‘Game Of Thrones’ Discussion: Six Questions About The Eye-Opening ‘Home’

We’re in uncharted territory on Game of Thrones. There are no books to work from — even George R.R. Martin might be surprised with what’s happening on the HBO series — and things could get confusing. To help you out, after every new episode, our Thrones experts will answer your six most pressing questions.

1. Why does Hodor’s real name, Wylis, sound familiar?

Ryan: Wylis is a fairly common name in the north — the Manderlys seem to enjoy naming their children that almost as much as the Freys do with Walder. (Book readers might be familiar with Wylis Manderly.) But I think Hodor’s true name and even the fact that he used to speak isn’t going to have any major impact on the story. It’s more about what the show is setting us up for by revealing that there’s more to Hodor than we knew.

The Three-Eyed Raven and Bran are setting out on an adventure through time, and what we’re about to learn through their shared visions may be some of the most important facts the series has ever doled out. Consider this reveal on Hodor’s past to be a tasty appetizer that is drawing you into their plot and getting you more interested in what can be learned from the past.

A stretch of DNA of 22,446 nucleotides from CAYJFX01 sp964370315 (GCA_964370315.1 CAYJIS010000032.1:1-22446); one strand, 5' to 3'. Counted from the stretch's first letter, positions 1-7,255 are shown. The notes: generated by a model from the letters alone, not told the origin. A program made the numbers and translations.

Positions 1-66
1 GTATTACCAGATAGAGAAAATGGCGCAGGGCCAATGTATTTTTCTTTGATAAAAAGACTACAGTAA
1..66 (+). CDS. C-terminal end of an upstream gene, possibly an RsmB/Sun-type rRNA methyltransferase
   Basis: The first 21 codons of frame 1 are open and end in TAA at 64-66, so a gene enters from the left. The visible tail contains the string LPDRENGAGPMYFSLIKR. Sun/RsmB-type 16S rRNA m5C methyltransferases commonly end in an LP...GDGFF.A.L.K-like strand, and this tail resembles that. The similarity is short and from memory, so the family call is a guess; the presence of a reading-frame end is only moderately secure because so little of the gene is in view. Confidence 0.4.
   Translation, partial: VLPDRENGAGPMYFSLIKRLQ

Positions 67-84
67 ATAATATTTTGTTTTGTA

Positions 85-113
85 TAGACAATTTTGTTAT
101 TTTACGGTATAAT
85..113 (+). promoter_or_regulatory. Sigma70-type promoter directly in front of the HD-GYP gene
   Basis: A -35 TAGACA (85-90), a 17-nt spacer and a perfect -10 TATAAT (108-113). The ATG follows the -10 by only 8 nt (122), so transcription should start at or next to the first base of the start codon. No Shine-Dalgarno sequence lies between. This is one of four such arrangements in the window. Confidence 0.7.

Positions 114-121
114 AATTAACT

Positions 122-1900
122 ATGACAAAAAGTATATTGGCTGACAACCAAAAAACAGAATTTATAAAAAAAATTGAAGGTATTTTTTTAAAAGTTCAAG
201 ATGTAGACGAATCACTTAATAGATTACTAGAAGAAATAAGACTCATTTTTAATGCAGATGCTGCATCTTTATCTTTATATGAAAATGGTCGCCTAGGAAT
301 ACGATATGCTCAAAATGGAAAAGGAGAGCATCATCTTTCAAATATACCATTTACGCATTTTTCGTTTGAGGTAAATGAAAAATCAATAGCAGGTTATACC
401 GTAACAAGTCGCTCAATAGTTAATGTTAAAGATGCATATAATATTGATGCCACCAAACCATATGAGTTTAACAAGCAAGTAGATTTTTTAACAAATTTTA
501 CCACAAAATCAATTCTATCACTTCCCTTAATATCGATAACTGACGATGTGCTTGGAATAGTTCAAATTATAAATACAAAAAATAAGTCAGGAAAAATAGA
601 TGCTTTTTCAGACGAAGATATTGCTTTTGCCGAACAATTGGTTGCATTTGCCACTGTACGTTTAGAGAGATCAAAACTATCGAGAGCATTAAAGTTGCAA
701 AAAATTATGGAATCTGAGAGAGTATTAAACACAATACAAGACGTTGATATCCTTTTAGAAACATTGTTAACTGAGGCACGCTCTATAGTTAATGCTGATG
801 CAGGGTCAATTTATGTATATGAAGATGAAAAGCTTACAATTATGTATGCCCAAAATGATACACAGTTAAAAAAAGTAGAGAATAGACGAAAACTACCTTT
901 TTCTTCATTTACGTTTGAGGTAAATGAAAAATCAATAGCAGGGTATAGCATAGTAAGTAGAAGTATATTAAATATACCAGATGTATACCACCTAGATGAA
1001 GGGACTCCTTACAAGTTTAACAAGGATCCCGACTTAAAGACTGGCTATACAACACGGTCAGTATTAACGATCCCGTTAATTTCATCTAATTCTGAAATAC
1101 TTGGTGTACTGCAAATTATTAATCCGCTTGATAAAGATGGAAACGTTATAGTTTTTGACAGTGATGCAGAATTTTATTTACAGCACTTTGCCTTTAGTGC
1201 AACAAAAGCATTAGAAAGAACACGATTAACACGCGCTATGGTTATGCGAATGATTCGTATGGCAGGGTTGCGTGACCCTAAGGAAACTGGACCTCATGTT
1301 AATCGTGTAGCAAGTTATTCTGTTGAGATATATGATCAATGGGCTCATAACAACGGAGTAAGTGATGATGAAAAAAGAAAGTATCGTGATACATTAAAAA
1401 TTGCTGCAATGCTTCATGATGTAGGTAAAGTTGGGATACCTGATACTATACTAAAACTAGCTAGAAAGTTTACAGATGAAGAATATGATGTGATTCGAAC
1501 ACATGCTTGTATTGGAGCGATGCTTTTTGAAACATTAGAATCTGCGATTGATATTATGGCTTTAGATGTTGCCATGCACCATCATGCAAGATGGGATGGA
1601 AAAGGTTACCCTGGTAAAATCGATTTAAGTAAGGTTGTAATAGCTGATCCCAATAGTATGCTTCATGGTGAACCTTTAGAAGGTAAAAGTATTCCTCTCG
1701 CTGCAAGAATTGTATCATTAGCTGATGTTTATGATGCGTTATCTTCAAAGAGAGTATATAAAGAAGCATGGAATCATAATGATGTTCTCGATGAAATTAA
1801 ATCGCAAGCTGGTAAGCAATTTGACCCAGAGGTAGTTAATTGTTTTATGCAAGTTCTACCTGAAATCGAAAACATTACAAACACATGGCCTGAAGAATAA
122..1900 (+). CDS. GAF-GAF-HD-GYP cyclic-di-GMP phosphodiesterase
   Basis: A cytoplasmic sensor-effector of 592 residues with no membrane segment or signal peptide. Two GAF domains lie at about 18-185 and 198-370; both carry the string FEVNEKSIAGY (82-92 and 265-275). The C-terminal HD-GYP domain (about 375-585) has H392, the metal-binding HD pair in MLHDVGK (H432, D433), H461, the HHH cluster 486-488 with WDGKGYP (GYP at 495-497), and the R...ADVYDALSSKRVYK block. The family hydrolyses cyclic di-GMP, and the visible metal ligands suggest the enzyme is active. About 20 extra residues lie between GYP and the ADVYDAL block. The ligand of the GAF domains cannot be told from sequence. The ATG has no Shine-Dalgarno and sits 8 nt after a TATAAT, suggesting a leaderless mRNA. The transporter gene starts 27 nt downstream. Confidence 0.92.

Josh: If the “Hodor can speak” stuff was the tasty appetizer, then the introduction of Ned Stark’s sister, Lyanna, was the filling meal. Her running away with Rhaegar Targaryen set the events of the series in motion, and birthed its most popular theory, R + L = J. (Check out our video explainer; we’ll also have a detailed look at how it might feed into this episode later.) Things don’t end well for Lyanna, or Ned, or anyone involved really, and it sounds like we’ll get to see the details behind her mysterious death. I could have stayed in Bran’s vision for the entire episode, but in typical Game of Thrones fashion, “You finally show me something I care about, then you drag me away.” Same, Bran. Same. Also, Hodor.

2. Is Cersei sending Ser Robert Strong (or as you know him, Zombie Mountain) to kill every peasant who waggled his penis at her?